Indirect talks over a maritime border dispute between Lebanon and Israel made some progress on Tuesday, according to American mediator Amos Hochstein, U.S. special envoy and coordinator for International Energy Affairs.
Hochstein reported that Lebanese negotiators said Beirut would drop its partial claim to the offshore Israeli gas field, Karish, in exchange for full control over a second gas field, Qana. He expressed optimism, saying this offer “will enable the negotiations to go forward” after a year-long pause and told the U.S.-funded Alhurra TV station that the Lebanese suggestion is “a very strong step forward.”
Without providing specifics, he said the offer reflects “what kind of a compromise can be reached that the Israelis can agree to and not feel that it is being pushed into something against their interest, while still preserving the most important part of Lebanon’s interest.”
The Lebanese government invited Hochstein for talks in Beirut to prevent any escalation, after Israel decided to move a gas production ship into the Karish gas field last week. Whereas Lebanon insists that the Israeli gas exploration plan crossed into the disputed area, Israel claims it is part of its exclusive economic zone recognized by the United Nations.
“Any exploration, drilling or extraction carried out by Israel in the disputed areas constitutes a provocation and an act of aggression,” read the statement from Lebanese Prime Minister Najib Mikati.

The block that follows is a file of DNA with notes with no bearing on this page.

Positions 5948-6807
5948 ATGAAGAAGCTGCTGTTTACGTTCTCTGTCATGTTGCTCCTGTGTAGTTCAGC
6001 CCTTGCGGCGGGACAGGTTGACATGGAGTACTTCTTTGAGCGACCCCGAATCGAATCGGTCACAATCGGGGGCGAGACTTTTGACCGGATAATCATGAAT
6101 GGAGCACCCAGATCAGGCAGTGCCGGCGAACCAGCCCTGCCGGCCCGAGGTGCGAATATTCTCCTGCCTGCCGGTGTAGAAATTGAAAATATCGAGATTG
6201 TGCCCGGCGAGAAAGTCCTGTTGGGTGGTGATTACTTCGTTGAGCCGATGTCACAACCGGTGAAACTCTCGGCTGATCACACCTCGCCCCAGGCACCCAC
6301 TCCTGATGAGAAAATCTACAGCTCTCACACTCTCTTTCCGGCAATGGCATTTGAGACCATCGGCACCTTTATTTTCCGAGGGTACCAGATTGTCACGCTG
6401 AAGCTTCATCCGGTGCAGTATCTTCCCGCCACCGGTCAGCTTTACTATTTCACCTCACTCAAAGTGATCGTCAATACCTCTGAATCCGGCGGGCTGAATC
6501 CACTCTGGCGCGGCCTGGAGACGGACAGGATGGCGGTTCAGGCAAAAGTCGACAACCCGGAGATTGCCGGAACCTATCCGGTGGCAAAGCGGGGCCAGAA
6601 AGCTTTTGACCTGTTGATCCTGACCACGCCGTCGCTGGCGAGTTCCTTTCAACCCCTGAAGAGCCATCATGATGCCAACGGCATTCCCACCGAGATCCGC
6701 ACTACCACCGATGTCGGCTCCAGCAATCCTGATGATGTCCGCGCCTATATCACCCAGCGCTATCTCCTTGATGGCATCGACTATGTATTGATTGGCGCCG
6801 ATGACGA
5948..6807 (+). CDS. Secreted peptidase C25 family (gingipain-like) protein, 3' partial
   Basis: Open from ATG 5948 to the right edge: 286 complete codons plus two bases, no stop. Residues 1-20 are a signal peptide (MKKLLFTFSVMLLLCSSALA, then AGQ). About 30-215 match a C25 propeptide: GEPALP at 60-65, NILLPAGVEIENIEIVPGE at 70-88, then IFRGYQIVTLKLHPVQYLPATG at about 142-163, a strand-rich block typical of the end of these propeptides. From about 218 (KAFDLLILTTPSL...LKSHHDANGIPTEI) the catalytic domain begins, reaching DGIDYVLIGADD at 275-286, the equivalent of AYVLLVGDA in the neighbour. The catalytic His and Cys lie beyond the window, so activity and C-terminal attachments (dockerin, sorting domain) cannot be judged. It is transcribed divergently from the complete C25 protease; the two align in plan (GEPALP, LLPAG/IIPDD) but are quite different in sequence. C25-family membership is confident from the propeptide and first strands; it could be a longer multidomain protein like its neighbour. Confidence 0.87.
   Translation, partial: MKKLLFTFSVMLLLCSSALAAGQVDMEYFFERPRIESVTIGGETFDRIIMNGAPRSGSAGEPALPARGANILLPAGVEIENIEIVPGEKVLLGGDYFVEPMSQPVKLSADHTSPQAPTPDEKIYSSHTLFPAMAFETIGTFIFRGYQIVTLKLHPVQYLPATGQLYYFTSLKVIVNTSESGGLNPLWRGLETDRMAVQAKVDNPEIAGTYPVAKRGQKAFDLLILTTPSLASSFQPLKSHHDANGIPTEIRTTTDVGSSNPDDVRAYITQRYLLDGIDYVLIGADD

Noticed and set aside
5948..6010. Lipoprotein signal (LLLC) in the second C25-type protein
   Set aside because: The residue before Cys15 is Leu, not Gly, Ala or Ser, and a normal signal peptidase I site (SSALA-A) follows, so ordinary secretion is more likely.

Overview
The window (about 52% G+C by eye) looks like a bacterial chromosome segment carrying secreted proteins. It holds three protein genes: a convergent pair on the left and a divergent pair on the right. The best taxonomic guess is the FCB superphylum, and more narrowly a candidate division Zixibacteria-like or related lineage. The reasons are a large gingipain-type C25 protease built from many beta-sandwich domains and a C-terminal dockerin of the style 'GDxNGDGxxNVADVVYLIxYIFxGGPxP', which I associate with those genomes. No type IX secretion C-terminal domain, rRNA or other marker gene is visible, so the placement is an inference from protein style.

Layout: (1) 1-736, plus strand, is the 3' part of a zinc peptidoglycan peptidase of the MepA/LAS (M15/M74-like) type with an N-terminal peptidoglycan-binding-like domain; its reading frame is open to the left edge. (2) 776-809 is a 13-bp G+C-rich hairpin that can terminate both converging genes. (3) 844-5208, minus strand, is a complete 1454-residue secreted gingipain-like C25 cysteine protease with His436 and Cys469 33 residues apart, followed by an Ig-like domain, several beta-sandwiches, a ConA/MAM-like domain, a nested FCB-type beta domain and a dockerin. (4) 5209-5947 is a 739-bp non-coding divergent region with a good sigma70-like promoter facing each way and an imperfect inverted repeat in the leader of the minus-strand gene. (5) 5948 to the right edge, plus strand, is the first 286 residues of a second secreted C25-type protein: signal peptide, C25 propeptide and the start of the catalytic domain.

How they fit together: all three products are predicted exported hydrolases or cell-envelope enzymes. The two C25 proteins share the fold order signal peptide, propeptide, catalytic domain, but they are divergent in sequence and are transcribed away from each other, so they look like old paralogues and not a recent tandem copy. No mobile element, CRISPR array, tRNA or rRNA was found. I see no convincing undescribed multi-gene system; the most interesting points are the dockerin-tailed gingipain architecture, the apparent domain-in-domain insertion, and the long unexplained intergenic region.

Lebanese President Michel Aoun has also warned Israel against drilling at Karish, stressing that “any action or activity in the disputed area represents a provocation and a hostile act.”
Such rhetoric from Lebanese leaders raised concern in Israel, that the Lebanese militant group Hezbollah may use the maritime border dispute as a pretext for a potential attack.
Yesterday, Israeli Prime Minister Naftali Bennett blasted Lebanese leaders for fighting over Karish rather than drilling in order to start producing gas that can save the nation’s ailing economy.
“It is a pity that the leadership in Lebanon is dealing with unnecessary disputes instead of producing gas for the benefit of its citizens,” he said. “I suggest the Lebanese government seize the opportunity to improve its economy and build a better future for the Lebanese people.”
Earlier in the week, Israeli Energy Minister Karine Elharrar dismissed the Lebanese claims to the gas field.
“It’s not even (above) the southern line that Lebanon submitted to the United Nations. Even according to the United Nations, it’s not in Lebanon,” she said.
Following the resumption of the talks, the U.S. envoy said he intends to submit the new Lebanese offer to Israel and relay the reply to Beirut.